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Confer
Seminars, conferences and online resources on psychotherapy and human relationships
The Psychic Impact of War and Terrorism on our Mental Health
What is our therapeutic approach to the pervasive social phenomenon of bloodshed?

Friday 9 and Saturday 10 December 2016



FULL PROGRAMME
Friday 9 December 2016

19.00   Registration and drinks
19.30   Jon Blend and Roz Carroll

Refugee stories then & now: fleeing from war and violence
An experiential event led by Jon Blend and Roz Carroll


Starting with a presentation from Sheila Melzak, Consultant Community Child and Adolescent Psychotherapist & Clinical Director of Baobab Centre for Young Survivors in Exile.

A psychic wounding happens when people are confronted with the violence of war and forced to flee. The aim of this evening will be to feel into the experience of being displaced by war, becoming a refugee, and travelling with fear and uncertainty. We will facilitate an improvisation of an emergency diaspora journey. Participants can choose between taking on the role of refugee or that of witness. We will be working with movement, poetry and music, with time to draw or write and to reflect on the process. Our intention is to create an imaginal space and narrative through drama which can hold and support the piecing together of stories and a valuing of fragments of memory. Participants will be invited to draw on their own personal, clinical, and transgenerational experiences, as well their responses to news and history.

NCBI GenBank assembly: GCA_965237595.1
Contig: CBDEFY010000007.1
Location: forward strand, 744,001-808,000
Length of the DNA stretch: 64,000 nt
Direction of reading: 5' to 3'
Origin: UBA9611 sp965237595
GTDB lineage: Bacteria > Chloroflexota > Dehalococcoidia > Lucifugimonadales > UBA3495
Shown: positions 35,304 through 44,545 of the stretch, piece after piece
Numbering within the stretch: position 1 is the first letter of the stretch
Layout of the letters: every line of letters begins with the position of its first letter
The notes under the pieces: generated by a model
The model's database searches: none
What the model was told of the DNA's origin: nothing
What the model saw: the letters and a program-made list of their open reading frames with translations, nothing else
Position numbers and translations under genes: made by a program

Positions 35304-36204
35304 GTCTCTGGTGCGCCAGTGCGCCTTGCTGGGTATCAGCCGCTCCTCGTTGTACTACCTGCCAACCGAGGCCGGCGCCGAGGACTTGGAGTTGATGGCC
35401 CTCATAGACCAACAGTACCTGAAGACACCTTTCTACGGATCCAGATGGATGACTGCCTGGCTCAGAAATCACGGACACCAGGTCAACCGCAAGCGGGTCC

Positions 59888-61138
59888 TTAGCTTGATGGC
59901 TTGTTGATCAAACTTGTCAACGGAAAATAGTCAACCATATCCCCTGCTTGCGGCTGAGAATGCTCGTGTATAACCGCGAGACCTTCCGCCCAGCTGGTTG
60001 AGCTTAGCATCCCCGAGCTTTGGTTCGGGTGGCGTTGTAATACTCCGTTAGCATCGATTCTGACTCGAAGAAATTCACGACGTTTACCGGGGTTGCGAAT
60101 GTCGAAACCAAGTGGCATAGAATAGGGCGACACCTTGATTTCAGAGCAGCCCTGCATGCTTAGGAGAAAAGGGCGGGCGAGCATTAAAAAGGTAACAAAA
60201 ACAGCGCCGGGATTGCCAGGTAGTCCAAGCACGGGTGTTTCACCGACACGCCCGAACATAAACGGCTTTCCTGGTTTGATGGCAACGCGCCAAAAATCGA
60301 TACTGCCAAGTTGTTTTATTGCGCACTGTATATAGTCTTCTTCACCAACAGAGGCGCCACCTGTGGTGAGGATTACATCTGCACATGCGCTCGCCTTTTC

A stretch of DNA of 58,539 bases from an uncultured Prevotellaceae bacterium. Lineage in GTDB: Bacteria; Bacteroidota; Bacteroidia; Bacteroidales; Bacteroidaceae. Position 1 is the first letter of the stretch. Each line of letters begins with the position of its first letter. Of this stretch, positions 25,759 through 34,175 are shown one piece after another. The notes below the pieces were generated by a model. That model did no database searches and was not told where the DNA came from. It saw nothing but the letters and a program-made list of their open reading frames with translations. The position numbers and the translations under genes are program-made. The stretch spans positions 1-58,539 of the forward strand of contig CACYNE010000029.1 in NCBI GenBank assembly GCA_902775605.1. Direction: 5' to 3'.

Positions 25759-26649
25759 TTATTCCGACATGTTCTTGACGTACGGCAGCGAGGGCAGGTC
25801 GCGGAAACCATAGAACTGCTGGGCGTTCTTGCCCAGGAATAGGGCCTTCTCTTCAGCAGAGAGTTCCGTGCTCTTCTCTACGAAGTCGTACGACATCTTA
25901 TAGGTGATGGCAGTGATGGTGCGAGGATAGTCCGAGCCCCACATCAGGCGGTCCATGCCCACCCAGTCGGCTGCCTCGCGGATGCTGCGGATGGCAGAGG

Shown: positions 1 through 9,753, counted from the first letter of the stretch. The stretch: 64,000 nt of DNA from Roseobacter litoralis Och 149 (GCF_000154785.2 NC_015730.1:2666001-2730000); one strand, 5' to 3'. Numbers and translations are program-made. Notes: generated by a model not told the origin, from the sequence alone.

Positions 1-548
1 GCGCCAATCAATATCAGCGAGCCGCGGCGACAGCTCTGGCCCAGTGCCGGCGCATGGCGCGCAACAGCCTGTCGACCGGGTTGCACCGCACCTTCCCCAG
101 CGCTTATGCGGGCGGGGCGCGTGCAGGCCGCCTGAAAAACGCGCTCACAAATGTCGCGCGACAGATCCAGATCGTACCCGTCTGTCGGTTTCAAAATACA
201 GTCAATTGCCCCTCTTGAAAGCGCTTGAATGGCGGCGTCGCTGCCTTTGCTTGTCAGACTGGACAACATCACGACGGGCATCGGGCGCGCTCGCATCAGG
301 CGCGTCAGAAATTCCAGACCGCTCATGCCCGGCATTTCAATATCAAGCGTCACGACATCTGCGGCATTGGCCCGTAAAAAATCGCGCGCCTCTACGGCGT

Roz Carroll is a Chiron-trained body psychotherapist. She teaches ‘Contemporary Theories of Psychotherapy’ on the MA in Integrative Psychotherapy at The Minster Centre. She is the author of numerous articles and chapters, including: ‘The Blood-dimmed Tide: Witnessing war and working with the collective body in Authentic Movement’ in the Journal of Psychotherapy and Politics International. She and Jon Blend have been exploring the themes of war and intergenerational trauma in a series of workshops.

Jon Blend is a relational gestalt /integrative child and adult psychotherapist and Lifemusic practitioner with a background in psychiatry. He works in private practice and teaches at The Gestalt and Minster Centres and internationally. He has co-led dialogue groups with descendants of Holocaust survivors. Jon performs with Playback South , a ‘communitas’ oriented theatre company and is the son of a Viennese Kindertransportee. www.gacp.co.uk

There is a £5 charge for those attending the Friday evening only. Confer is covering the venue, refreshments and admin costs, and the presenters are waiving their fee. We hope you will instead make a donation to a refugee charity, for example: www.baobabsurvivors.org, www.refugee-action.org.uk or www.refugeetherapy.org.uk

21.30   End of evening
Saturday 10 December 2016

08.30   Social Dreaming Matrix led by Laurie Slade
09.30   Registration and coffee
10.00   Jelena Watkins

Cataclysmic events and the opportunity for collective growth
While there are many therapeutic methods for working with trauma on an individual level, there is much less available in terms of collective trauma that a terror attack represents. Cataclysmic events on a large scale create wounds that are hard to heal, yet they may also represent an opportunity for collective growth. How can psychotherapists hold a broader context of social trauma whilst working with individuals directly affected by terrorism? A new model for working with the interplay of individual and collective trauma will be presented.